Fundo Legal, a minimum endowment of corporate lands for indigenous communities of Latin America from the sixteenth through the nineteenth centuries officially recognized to ensure their survival and viability as sources of agricultural goods and human labor. The sizes of central area pueblos were subject to legal guidelines. In 1567 the area of a fundo was 500 varas (1,375 feet) in each cardinal direction; in 1687, 600 varas from the last house in town; and in 1695, 600 varas from the parish church. Other factors in fundo size were the availability of resources and the density of population. The larger allotment seems to have overlapped with the concept of the Ejido (commons), better known today yet fairly rare in many colonial indigenous towns, at least in central New Spain.
The legal endowment (not given the name fundo legal until the late eighteenth century) is best studied in Mexico. Stephanie Wood critiques old assumptions about the allotment in "The Fundo Legal or Lands Por Razón de Pueblo: New Evidence from Central New Spain," in The Indian Community of Colonial Mexico, edited by Arij Ouwensel and Simon Miller (1990).
Maximilian, Emperor of Mexico, and Miguel León Portilla, Ordenazas de tema indígena en castellano y náhuatl (2003).
"Fundo Legal." Encyclopedia of Latin American History and Culture. . Encyclopedia.com. (November 16, 2018). https://www.encyclopedia.com/humanities/encyclopedias-almanacs-transcripts-and-maps/fundo-legal
"Fundo Legal." Encyclopedia of Latin American History and Culture. . Retrieved November 16, 2018 from Encyclopedia.com: https://www.encyclopedia.com/humanities/encyclopedias-almanacs-transcripts-and-maps/fundo-legal
Encyclopedia.com gives you the ability to cite reference entries and articles according to common styles from the Modern Language Association (MLA), The Chicago Manual of Style, and the American Psychological Association (APA).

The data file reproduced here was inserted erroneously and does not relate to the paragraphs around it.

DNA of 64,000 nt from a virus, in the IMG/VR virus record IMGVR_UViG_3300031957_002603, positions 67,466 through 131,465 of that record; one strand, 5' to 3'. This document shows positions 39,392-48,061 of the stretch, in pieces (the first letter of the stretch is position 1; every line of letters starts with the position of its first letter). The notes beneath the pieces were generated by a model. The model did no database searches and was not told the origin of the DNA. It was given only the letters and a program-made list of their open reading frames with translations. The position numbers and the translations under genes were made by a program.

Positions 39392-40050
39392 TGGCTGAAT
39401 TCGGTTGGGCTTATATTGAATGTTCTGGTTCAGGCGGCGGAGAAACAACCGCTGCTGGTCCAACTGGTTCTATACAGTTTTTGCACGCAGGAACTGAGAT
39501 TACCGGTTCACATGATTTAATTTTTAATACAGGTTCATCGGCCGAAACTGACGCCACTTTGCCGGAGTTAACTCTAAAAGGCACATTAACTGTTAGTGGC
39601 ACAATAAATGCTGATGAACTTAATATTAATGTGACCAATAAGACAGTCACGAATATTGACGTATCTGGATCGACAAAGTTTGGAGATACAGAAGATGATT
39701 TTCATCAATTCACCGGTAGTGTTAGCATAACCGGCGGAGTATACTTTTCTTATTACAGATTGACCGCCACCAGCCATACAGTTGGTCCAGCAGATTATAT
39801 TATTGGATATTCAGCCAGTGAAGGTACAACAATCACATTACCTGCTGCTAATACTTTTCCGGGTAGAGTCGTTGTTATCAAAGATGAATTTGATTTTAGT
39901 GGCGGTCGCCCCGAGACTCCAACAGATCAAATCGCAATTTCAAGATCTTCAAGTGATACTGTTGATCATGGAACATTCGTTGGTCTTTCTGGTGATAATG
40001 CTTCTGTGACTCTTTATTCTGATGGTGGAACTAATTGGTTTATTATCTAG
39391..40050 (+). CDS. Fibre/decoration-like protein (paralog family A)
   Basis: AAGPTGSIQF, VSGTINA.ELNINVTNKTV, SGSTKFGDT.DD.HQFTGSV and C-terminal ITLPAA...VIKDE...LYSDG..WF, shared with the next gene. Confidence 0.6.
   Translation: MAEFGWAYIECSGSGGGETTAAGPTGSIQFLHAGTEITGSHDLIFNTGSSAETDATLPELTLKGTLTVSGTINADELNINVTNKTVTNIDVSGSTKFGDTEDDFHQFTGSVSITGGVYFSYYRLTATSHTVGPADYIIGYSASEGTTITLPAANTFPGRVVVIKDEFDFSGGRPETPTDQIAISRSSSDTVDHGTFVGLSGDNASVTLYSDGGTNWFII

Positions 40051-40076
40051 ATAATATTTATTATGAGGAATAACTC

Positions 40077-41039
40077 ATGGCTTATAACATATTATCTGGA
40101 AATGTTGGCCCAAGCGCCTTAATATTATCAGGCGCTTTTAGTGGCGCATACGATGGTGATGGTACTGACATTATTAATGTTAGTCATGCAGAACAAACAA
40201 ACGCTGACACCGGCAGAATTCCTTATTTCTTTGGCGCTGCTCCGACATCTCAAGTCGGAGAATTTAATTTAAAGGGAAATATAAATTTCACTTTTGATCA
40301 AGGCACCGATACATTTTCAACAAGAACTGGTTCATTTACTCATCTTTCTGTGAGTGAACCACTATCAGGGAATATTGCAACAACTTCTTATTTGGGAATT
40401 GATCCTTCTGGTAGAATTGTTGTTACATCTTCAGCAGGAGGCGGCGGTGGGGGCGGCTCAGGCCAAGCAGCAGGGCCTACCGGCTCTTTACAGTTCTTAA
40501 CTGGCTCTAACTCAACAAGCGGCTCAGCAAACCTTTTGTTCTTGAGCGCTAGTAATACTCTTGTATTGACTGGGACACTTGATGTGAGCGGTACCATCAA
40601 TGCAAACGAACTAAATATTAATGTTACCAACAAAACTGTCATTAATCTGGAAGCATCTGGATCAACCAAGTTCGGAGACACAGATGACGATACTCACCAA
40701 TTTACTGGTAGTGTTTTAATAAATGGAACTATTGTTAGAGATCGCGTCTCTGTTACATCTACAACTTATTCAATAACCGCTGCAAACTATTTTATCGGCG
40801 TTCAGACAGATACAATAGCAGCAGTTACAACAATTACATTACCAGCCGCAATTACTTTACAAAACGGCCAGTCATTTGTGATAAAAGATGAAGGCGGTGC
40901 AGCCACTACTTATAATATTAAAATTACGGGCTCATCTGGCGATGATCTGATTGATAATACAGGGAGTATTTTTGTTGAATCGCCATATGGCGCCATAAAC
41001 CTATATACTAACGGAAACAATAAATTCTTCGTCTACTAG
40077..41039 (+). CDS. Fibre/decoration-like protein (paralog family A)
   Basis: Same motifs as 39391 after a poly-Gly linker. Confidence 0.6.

Within the “Cite this article” tool, pick a style to see how all available information looks when formatted according to that style. Then, copy and paste the text into your bibliography or works cited list.
Because each style has its own formatting nuances that evolve over time and not all information is available for every reference entry or article, Encyclopedia.com cannot guarantee each citation it generates. Therefore, it’s best to use Encyclopedia.com citations as a starting point before checking the style against your school or publication’s requirements and the most-recent information available at these sites:
Modern Language Association
The Chicago Manual of Style
American Psychological Association
- Most online reference entries and articles do not have page numbers. Therefore, that information is unavailable for most Encyclopedia.com content. However, the date of retrieval is often important. Refer to each style’s convention regarding the best way to format page numbers and retrieval dates.
- In addition to the MLA, Chicago, and APA styles, your school, university, publication, or institution may have its own requirements for citations. Therefore, be sure to refer to those guidelines when editing your bibliography or works cited list.